What Are You Starting?
The first time I started a business, I needed a lot of help. I was 22 years old and no idea what I was doing. I had to buy a second fridge and convince people to try my food to buy my brand new meal prep service. Thankfully, I had a fantastic mentor who helped me through it every step of the way.
The first time I ran a half marathon, I was overconfident in my ability to run. I had run 8 miles before, 13 was nothing! I had planned to train, but I procrastinated, and then it was the day before, and I knew I couldn’t back out. I paid for this - I was going to do it! I could barely walk for three days afterward, but I did it! I didn’t have to have a golf cart come around and carry me off!! The aftermath of what running 13.1 miles on an untrained body was indeed a wake-up call for me. I shouldn’t have procrastinated practicing.
The first time I spoke in front of a large group of people I was in high school, and I was supposed to read a chapter from a book out loud to the class from the front. I choked up. I turned bright red. I literally couldn’t even say one word. I didn’t even know that I was afraid of public speaking until that moment. I felt like a failure in that instant.
I easily remember the first time I spoke in front of 350 people was on a stage that I had spent nearly 12 months coordinating. At first, I was nervous, I didn’t really have a solid speech outlined! The more that I was just myself on that stage and the more I just spoke to the audience as if we were having a conversation the more natural it got. I realized that the fear of public speaking doesn’t ever really go away 100%, but you do learn how to push past that fear and do it anyway.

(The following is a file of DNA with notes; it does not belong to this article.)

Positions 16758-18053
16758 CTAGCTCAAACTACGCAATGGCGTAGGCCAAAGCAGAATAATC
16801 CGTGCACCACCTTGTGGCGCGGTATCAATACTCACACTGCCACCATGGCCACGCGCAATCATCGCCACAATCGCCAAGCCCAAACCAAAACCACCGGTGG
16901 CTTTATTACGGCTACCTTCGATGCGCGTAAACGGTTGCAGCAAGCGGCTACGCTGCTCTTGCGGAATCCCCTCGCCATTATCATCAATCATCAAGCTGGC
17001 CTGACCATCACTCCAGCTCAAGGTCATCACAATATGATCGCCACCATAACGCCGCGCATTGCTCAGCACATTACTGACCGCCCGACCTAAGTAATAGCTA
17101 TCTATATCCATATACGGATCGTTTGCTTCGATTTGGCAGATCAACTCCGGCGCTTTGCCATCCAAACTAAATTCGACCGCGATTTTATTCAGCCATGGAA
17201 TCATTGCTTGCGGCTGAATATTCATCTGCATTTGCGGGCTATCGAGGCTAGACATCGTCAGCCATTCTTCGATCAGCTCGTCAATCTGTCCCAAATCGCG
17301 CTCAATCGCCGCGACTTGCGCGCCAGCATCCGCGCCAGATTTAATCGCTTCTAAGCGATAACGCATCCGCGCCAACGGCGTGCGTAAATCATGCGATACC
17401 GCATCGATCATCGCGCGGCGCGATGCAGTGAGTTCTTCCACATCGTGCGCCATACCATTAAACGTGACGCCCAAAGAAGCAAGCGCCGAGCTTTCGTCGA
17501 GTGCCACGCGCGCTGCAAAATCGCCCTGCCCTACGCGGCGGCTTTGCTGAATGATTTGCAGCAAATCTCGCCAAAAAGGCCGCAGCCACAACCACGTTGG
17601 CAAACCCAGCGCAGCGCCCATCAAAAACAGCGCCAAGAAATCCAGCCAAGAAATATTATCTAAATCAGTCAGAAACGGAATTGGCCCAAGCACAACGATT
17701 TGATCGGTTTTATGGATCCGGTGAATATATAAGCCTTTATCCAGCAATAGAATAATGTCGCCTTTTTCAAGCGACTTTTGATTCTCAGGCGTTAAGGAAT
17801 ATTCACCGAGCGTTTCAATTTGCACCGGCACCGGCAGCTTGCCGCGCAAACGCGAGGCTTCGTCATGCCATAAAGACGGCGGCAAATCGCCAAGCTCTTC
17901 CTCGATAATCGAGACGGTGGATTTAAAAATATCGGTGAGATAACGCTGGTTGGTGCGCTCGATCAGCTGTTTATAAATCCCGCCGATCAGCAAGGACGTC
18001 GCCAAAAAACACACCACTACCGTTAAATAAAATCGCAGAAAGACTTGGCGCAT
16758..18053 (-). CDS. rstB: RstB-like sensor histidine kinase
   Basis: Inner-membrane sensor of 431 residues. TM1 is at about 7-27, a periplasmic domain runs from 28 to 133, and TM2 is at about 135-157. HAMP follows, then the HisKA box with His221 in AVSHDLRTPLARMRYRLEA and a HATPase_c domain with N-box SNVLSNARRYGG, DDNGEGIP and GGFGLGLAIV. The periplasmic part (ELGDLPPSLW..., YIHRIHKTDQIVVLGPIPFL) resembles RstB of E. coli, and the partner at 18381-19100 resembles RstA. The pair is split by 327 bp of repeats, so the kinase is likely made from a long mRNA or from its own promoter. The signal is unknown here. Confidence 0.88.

The first time I wrote an article I felt like it was pointless, who wanted to hear my point of view? Then someone commented on it and told me that what I wrote was precisely what they needed to hear that day.
The first time I started a business I learned a lot, especially that I needed a mentor. My first half marathon I learned I needed to practice no matter how confident I was. The first time I spoke at my high school I learned that fear can be physically crippling. My first significant speech I learned how to push past that fear. The first article I learned that you never know when your words could change someone’s life.
Doing things for the first time is scary. It is hard. It is frustrating. Most of all though, it is rewarding. Every new door you open is filled with new opportunities just waiting for you to take them! Every time you try something new, you learn something new, something about yourself, something that will help you to grow. Remember, the first time you run, you won’t run a marathon without ever running 1 mile. The first time you lifted a weight, you didn’t lift 250lbs. Success is the same way, you won’t make a million the first day you open, but you will take the initial steps to make that first million! I challenge you, go try something new. What are you going to try?
Casey Nicole Fox
Casey Nicole Fox is a partner in all of Stegela’s corporations and she is the “Bulldog,” the one to answer to if you mess up, our “Vice Principle.” Casey is a successful young entrepreneur.
In addition to being a partner at Stegela, she owns multiple businesses, is starting a nonprofit, and is starting her career in the Real Estate industry. All of her businesses are for-purpose and she really emphasizes the need to give back as an entrepreneur.
Casey is a prolific writer and an avid podcaster. She started her entrepreneurial journey only 4 years ago, having to radically change her mindset from employee (having 4 jobs) to entrepreneur (owning 4 companies).